Jesus was Advancing against Evil: freeing a man in the synagogue who was possessed by an evil spirit, v23. Will the course of action a Property Committee proposes help us be more effective in confronting and combatting evil in our area and across the world, OR will it get in the way, for example by diverting resources into bricks and mortar? Let’s not become a church that just exists to maintain its building, or the living costs of a ‘paid professional holy man’ (though I be one!). Let’s reserve our best resources for helpful forms like small group meetings where people sense support to overcome addiction or loneliness or brokenness, and finances to genuinely help out those in a short-term economic crunch. We’re a group led by Jesus on a mission to stand against the gates of hell! Let’s stay keen for the Kingdom, able to make a difference in society that counters evil spirits and structures.
    So, that’s a quick summary of the first half of chapter 1 - some ‘keynotes of Christ’s campaign’ that point to what this Christianity project ought really to be all about as we move ahead.


In today’s passage, we see the Lord continue to flesh out what it means for people to come into contact with God’s Spirit and become His people, together - the Church. Simon’s mother-in-law in vv29-31 illustrates “Recovery for Ministry.”
    A sidebar here about the storyteller: when it talks about them going to Simon’s home, probably Mark the author would have heard Simon Peter tell the story firsthand himself. Papias, an early Christian author about 140AD, quotes an even earlier source as saying Mark was a close associate of Peter. Recall when Peter miraculously escapes from prison in Acts 12, where does he go? To the house where the church is meeting and praying for him - the house of Mary the mother of John Mark (Ac 12:12). So, when Mark tells these stories, it’s likely as if we’re experiencing it through Peter’s eyes. He was right there!
    Also, a stylistic note: Mark’s gospel is full of action; there’s energy, a lot happening. One of Mark’s favourite words is “immediately”: it occurs 47 times, or on average at least 3 times each chapter. Here we find it in vv29 and 30 and 31: so although you may see it translated in various forms “As soon as”, “immediately”, “then” - this is a way Mark the editor keeps the account moving, perhaps a reflection of Peter’s fast-paced story-telling style.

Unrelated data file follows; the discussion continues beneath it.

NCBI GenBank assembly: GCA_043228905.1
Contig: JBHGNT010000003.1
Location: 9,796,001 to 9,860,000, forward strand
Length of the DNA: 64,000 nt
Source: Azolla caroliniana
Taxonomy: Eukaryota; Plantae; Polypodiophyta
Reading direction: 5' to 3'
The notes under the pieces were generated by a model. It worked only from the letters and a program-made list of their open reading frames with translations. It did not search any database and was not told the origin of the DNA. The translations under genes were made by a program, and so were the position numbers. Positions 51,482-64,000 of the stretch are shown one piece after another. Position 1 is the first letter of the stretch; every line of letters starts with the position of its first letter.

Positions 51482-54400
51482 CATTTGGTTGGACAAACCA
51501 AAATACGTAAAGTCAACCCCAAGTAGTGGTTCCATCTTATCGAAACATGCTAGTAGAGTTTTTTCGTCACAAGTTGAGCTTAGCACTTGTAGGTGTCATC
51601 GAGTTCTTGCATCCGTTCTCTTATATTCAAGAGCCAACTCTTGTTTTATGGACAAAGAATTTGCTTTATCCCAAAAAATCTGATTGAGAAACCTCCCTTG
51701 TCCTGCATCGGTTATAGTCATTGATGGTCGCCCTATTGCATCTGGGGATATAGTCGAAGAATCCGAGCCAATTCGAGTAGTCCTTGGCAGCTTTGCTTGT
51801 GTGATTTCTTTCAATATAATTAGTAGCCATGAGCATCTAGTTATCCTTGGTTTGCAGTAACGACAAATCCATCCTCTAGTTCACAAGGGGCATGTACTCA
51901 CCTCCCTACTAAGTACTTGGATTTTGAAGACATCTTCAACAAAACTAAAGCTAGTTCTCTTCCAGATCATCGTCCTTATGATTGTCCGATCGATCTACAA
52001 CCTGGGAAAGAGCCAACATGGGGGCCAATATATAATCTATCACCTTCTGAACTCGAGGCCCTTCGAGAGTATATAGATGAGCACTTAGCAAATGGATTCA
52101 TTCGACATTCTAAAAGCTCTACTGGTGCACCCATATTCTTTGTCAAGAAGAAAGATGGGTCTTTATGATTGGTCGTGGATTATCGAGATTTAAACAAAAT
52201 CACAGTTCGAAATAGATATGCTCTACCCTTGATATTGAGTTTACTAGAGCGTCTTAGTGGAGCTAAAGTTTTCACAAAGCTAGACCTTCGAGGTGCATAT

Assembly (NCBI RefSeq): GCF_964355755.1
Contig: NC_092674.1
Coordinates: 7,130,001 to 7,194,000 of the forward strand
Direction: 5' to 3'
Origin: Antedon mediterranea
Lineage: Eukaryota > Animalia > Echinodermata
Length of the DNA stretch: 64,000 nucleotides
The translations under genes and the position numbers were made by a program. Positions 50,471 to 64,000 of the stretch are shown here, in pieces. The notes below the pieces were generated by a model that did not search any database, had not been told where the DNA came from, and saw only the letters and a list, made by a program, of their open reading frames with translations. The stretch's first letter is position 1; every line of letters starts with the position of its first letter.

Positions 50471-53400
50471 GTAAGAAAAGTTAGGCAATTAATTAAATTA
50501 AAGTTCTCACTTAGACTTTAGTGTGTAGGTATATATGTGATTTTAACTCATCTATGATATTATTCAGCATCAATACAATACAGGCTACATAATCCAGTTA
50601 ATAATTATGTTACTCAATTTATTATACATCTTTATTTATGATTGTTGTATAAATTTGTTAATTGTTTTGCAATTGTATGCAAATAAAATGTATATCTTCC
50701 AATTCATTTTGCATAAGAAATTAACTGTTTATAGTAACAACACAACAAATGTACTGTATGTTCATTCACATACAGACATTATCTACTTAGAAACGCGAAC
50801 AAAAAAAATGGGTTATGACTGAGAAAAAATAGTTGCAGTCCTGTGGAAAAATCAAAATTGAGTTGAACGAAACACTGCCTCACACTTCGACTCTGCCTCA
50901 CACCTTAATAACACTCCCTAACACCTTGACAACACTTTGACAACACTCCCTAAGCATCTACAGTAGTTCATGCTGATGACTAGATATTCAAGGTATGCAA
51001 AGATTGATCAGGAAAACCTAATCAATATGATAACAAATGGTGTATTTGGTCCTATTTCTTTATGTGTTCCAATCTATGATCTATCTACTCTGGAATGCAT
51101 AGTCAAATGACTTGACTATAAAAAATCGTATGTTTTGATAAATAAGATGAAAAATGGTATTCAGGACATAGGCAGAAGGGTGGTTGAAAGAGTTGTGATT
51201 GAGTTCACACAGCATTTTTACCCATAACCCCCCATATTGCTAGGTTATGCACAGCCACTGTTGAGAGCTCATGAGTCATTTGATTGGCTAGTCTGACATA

V30 finds Jesus accompanying a group to the home of Simon and Andrew; note - Simon is married and his mother-in-law lives with him and his wife, along with his brother - quite a few in the household! But his mother-in-law, v30, is “in bed with a fever.” John MacArthur comments, “That she was too ill to get out of bed, coupled with Luke’s description of her fever as a ‘high fever’ (Lk 4:38), suggest that her illness was serious, even life-threatening.”
    What happens? They ‘immediately’ tell Jesus about her. V31, He goes to her, takes her hand, and helps her up (kind of intimate, personal contact). Does she put her feet up to convalesce? No, “she began to wait on them.” The Greek root is diakonia, ministry, to serve. She’s so healed, so well and full of energy, she’s empowered to serve her guests and show hospitality.
    What might we take from this today? The church is people who serve, not a place that sits. “Building a church” is foremost about building people, equipping us to share our spiritual gifts in the world. Depending on the individuals in the church, that may be most effectively done through a suitable space (eg Soup-and-More); but if individual Christians are already fully deployed in their spare time ministering in other ways, that midweek physical structure may not be necessary. We are Recovered to Minister.